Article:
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“Appreciate the talent around you,” speaker tells Class of 2017

Yale Medicine Magazine, 2013 - Spring


In his day, said George Lister, M.D. ’73, HS ’75, chair of pediatrics and keynote speaker at the White Coat Ceremony on August 15, medical students were often warned that half of their cohort may not make it through four years to graduation. Noting how times have changed, Lister told the Class of 2017 that over half of their classmates can expect to stay here even longer than four years, to exercise their industrious nature, explore novel ideas, or pursue research. Lister himself was a student, resident, and faculty member at Yale, moved to the University of Texas, and recently returned to Yale.

As a preceptor in classes, Lister said, he feels that things “click” when he is silent and the students teach each other. “Appreciate the talent and diversity around you and let your ideas be refined and revised by your classmates,” he told the incoming students. This year’s class of 100 students is evenly split between men and women who come from 47 universities and were selected from the school’s largest ever applicant pool of 4,431.

Lister described some “near misses” from his medical career as lessons in how empathy can improve patient care. Speak in plain language, he exhorted the students. “At my first clinical encounter, the patient knew I didn’t know what he was talking about, but he explained his condition to me. Imagine if the tables were reversed.” Don’t question patients’ timing or motivation. “Do not challenge the reason or basis for a patient seeking your care.” Always call the patient before the patient calls you. When Lister followed up on the condition of an infant, “the parents were astounded that a doctor who was a stranger would be interested enough to call. I learned how important it is to show that you care.”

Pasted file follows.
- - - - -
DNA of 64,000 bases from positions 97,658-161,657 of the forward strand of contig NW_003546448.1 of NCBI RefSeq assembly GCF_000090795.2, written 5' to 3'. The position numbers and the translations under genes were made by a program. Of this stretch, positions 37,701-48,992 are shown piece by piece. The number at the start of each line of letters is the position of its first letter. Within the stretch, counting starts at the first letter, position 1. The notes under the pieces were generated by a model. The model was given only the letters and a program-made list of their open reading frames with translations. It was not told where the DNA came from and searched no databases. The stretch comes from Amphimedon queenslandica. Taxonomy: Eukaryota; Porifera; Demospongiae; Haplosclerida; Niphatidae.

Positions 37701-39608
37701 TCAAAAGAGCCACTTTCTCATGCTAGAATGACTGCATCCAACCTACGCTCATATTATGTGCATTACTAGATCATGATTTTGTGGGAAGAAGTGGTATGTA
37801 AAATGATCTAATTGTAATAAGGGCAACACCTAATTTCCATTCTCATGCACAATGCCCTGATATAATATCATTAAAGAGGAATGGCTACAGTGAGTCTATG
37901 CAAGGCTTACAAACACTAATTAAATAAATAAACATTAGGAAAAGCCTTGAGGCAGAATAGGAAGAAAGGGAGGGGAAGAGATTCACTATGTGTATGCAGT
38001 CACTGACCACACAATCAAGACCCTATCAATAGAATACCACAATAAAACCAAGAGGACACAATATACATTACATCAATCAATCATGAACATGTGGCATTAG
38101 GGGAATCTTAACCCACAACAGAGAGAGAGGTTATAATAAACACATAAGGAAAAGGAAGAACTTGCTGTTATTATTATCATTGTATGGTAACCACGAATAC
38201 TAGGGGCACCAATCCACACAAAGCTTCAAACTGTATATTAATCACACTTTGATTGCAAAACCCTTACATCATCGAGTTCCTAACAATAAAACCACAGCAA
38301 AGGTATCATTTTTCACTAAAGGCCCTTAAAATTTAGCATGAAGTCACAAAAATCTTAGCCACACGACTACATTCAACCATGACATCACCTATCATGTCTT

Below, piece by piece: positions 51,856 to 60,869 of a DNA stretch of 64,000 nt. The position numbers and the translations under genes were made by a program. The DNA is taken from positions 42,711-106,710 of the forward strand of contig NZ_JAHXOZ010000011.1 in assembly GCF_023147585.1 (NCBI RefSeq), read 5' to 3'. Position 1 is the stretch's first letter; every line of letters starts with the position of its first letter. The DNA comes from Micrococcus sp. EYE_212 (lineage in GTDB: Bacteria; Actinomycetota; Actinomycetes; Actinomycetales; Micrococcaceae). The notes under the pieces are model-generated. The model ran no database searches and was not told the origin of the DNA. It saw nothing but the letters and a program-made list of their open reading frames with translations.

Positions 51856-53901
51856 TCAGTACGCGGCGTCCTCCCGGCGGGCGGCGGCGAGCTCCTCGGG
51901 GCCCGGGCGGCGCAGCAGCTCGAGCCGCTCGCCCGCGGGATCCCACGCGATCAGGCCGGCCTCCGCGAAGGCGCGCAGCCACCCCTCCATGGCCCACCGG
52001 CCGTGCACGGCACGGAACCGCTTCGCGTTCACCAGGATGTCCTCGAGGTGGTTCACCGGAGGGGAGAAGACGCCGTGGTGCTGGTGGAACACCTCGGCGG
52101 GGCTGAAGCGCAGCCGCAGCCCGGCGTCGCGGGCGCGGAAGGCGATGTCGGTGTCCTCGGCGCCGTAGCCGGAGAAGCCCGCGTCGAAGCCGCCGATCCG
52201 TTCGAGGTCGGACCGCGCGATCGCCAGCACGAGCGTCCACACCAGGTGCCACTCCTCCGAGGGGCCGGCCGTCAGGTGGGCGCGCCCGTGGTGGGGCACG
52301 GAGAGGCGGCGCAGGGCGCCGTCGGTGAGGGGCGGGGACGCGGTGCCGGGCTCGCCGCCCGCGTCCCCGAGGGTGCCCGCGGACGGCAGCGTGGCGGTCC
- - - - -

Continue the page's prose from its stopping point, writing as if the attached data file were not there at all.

Experiences like these, Lister explained, would help the incoming 90 M.D. and 10 M.D./Ph.D. students find their paths. “The seeds of pursuit are planted here,” said Lister, “and they have kept me excited even 40 years after graduating.” To underscore this spirit, and the curricular emphasis on scientific inquiry and critical thinking, Lister quoted the poet William Butler Yeats: “Education is not the filling of a pail, but the lighting of a fire.”

Related link: An audio recording and full text of George Lister’s address to the first-year class, and a video of scenes from the White Coat Ceremony.